Chromebooks are fun, light, and have a long battery life, which is why I use one. It’s an awesome companion for travelling, studies, and other cases that require long battery life and mobility more than they do computing power.
ChromeOS lacks some of the capabilities you find on Windows OS’s and Linux distributions, but it does have built-in OpenVPN support. However, it currently requires a specific configuration and some work to get to work. This post hopefully explains how!
On your server box, start by setting up the OpenVPN server.
sudo apt-get install openvpn
Locate the easy-rsa directory. It can be in /usr/share/doc/packages/openvpn /usr/share/doc/openvpn or /usr/share/easy-rsa/, or in certain cases you may have to install easy-rsa seperately. In either case, once you’ve found it, cd to it:
Now, we can build our ca certificate:
. ./vars ./clean-all ./build-ca
Follow all the instructions given when running that script. It should ask some questions, answer accordingly.
This should generate ca.crt. Copy this file to your chromebook, as you will need it. Furthermore, copy it to your OpenVPN configuration directory, usually /etc/openvpn
Now we can build a key for the openvpn server:
The ‘server’ argument will determine the name of the resulting key, in this case you should end up with server.crt and server.key. Copy them in /etc/openvpn as well.
Now we can build a key for our client. Run:
This will generate client1.key and client1.crt. Normally you should be able to use these files to connect, however chrome OS requires a different format. We can convert the client key now that we have the required files:
openssl pkcs12 -export -in client1.crt -inkey client1.key -certfile ca.crt -name MyClient -out client.p12
If done correctly, you should end up with client.p12. Copy this to your chromebook, as you will need it.
Congratulations, you finally have ALL the files you need! Now you need to edit the OpenVPN configuration. This is usually in /etc/openvpn/server.conf
sudo vim /etc/openvpn/server.conf
Since chrome OS does not yet have the UI to allow for all possible OpenVPN settings, you need specific settings set.
Firstly, since Chrome OS requires both password AND key authentication, you need to enable the PAM module:
plugin /usr/lib/openvpn/openvpn-plugin-auth-pam.so login
Unfortunately, the location of this plugin varies per distribution, so please double-check its location for your server.
The server type should be UDP, and the device set to ‘tun’:
proto udp dev tun
Now, make sure the server cert and key are set properly. These are the files you generated earlier. Ensure these files are in /etc/openvpn and their names are right:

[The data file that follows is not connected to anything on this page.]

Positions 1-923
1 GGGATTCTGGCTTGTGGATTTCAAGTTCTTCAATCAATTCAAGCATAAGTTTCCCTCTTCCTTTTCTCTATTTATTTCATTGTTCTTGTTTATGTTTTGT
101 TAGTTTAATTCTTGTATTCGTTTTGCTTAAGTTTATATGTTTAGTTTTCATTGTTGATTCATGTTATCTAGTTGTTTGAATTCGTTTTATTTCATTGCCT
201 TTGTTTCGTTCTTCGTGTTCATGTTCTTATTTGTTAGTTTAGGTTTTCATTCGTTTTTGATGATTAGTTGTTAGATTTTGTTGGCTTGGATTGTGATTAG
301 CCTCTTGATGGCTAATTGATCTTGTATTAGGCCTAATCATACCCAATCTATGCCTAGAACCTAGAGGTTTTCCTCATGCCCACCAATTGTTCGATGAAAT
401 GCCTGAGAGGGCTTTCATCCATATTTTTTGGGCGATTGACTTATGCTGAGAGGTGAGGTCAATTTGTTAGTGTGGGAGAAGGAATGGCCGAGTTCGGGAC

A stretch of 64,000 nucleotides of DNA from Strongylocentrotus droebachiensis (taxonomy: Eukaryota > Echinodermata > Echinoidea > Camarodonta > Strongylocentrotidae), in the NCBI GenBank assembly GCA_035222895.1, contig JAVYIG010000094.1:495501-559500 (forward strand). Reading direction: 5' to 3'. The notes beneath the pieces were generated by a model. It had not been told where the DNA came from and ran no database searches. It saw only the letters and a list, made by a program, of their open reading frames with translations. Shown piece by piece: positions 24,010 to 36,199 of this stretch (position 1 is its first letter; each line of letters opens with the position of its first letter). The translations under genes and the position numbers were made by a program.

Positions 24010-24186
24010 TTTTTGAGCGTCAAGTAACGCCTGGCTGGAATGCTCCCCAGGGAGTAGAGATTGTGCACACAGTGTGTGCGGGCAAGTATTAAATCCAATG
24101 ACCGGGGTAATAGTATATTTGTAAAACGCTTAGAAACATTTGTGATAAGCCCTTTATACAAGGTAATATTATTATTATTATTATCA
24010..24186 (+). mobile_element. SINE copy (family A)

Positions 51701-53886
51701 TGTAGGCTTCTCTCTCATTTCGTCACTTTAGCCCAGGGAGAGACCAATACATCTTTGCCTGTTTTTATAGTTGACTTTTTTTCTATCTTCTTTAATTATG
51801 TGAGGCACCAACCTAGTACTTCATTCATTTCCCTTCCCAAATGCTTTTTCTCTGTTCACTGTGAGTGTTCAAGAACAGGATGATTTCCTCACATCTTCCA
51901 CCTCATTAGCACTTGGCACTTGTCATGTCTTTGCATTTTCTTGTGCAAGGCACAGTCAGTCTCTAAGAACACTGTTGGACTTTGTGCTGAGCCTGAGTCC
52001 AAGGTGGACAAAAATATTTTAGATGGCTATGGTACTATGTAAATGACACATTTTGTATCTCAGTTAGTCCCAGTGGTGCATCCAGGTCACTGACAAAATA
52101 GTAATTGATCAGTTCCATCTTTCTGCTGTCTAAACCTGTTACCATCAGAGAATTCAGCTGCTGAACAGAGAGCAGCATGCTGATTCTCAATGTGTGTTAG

ca ca.crt cert server.crt key server.key # This file should be kept secret dh dh2048.pem
You can configure your OpenVPN to handle DHCP and DNS:
push "redirect-gateway def1 bypass-dhcp bypass-dns"
If you don’t want to do that, keep only “redirect-gateway def1”. Both configs should work.
push "dhcp-option DNS 126.96.36.199" push "dhcp-option DNS 188.8.131.52"
If comp-lzo is enabled, you need to disable it, since chromeOS does not support it:
Any settings not mentioned above can be left to defaults.
Now you should restart OpenVPN
sudo /etc/init.d/opennms restart
You can check /var/log/syslog to see if it restarted properly, and correct any errors.
Now that your server is working fine, it’s time to set up the client.
First, make sure you’ve generated and copied ca.crt and client.p12 from before.
Now, we’re going to need to import the certificate authority’s cert and our key into Chrome OS.
Navigate to chrome://settings/certificates
In the Authorities tab click Import and find ca.crt. You will be asked if you want to trust the CA; “trust this certificate for identifying websites” should be checked there, otherwise your self-signed cert will be rejected by Chrome OS.
Now, from the chrome://settings/certificates page, navigate to “your certificates”. You need to click import and bind to device, and NOT import. Select the .p12 file. You should now see your certificate and “(hardware-backed)” if done correctly.
Adding the VPN
Hopefully, you can now add the VPN to chrome OS. Click on the bottom right (where the clock, network, battery, etc. are), and bring up the network settings. Click “Add connection” and select “OpenVPN/L2TP”
Fill it in thusly:
Server hostname: the IP address or host name of your VPN server.
Service name: This is just the name the network will be saved under, can be anything.
Provider type: OpenVPN
Server CA certificate: This is the CA certificate you imported earlier. If done correctly, it will appear in the drop down here.
User certificate: This is the user certificate you imported. If done correctly, it’ll be here and say “hardware-backed”.
Username/Password: Your Server username and password.
Leave everything else empty/default. Hopefully, it’ll connect!
If something fails, these are the places you can look to find what’s going on:
- /var/log/syslog on your server will tell you if ChromeOS is trying to connect at all, and if yes, what problem it’s having
- If ChromeOS is not trying to connect at all, it most likely doesn’t like something in your certificate or settings. chrome://system contains the user log, syslog, netlog, and network-services log where you can hopefully get some more verbose error message about WHAT it doesn’t like!
- If the VPN connects but you have no Internet connection, make sure you’ve done the required network forwarding server side, e.g.:
iptables -t nat -A POSTROUTING -s 10.8.0.0/24 -o eth0 -j MASQUERADE
. The OpenVPN documentation has more explanation on that.
Settings not supported by the ChromeOS UI
Allegedly, you can force Chrome OS to accept settings like comp-lzo and other settings the gui doesn’t support, by creating a configuration file. You can read that document and try to follow it if you’re particularly a glutton for punishment.
That’s it! Enjoy your (hopefully) VPN-connected chromebook.